The Supreme Court has agreed to hear an appeal by the Obama administration of an appeals court decision granting standing to the ACLU to challenge the NSA's domestic wiretapping program. On Monday, the Supreme Court of the United States granted a petition to hear a lawsuit calling for an end to another case challenging the constitutionality of the government’s warrantless wiretapping program.
This Orwellian (and unconstitutional) surveillance scheme was established in the wake of the attacks of September 11, 2001 and was explicitly authorized by an act of Congress passed in 2008.
Naturally, the Obama administration is pleased by the high court’s announcement, as it has followed the tack laid down by the George W. Bush White House that holds that the federal government’s monitoring and recording of the private communications of American citizens is not subject to legal scrutiny.
At issue in the case is the interpretation of the Federal Information Securities Act (FISA) Amendments Act, which has been challenged by the American Civil Liberties Union (ACLU) and other civil rights watchdog groups. The FISA Amendments Act purports to permit the intelligence and security agencies of the United States government to eavesdrop on the electronic communications routinely carried on among citizens of this Republic and those residing overseas.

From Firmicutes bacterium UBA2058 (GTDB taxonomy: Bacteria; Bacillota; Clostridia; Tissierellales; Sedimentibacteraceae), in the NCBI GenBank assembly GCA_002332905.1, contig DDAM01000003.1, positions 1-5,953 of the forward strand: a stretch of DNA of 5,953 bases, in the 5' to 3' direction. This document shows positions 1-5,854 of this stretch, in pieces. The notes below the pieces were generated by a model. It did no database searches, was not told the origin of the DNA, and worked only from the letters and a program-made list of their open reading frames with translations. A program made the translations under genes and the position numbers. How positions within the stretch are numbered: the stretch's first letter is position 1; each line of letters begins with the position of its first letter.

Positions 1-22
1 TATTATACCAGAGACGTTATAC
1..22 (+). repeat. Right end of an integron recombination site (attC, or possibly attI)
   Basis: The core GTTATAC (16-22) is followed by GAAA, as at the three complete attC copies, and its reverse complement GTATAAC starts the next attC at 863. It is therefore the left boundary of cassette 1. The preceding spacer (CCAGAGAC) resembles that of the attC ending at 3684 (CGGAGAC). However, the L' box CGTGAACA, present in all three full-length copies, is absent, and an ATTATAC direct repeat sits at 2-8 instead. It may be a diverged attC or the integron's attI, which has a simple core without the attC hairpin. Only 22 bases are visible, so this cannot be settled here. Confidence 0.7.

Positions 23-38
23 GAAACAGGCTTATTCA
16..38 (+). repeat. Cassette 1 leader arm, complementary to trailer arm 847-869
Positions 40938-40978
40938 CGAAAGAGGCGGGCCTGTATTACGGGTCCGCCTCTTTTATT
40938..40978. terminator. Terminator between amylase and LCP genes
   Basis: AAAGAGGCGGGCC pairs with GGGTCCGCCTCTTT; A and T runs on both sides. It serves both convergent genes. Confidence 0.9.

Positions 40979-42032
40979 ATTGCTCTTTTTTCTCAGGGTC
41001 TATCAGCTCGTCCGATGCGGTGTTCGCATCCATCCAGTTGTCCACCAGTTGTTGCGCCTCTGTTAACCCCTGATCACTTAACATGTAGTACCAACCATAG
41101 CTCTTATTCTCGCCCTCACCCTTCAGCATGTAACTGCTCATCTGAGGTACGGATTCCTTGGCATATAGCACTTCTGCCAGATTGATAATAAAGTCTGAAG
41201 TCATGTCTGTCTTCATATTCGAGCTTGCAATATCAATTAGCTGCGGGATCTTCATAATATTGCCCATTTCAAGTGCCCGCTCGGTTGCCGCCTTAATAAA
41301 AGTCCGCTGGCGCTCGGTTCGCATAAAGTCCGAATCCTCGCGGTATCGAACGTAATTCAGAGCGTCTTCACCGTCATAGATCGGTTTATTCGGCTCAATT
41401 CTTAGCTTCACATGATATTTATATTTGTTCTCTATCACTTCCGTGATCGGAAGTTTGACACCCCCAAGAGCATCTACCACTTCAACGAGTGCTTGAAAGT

It’s not the eavesdropping that’s the most egregious violation of the Constitution and the Bill of Rights (such activities are conducted by law enforcement all the time for legitimate purposes), but it’s the indefensible fact that the federally empowered snoops conduct this surveillance without a probable cause warrant so long as one of the parties being monitored is located outside the territory of the United States. The justification being that if an American is talking, texting, or e-mailing a foreigner then something might be said that would aid in the acquisition of “foreign intelligence information.”
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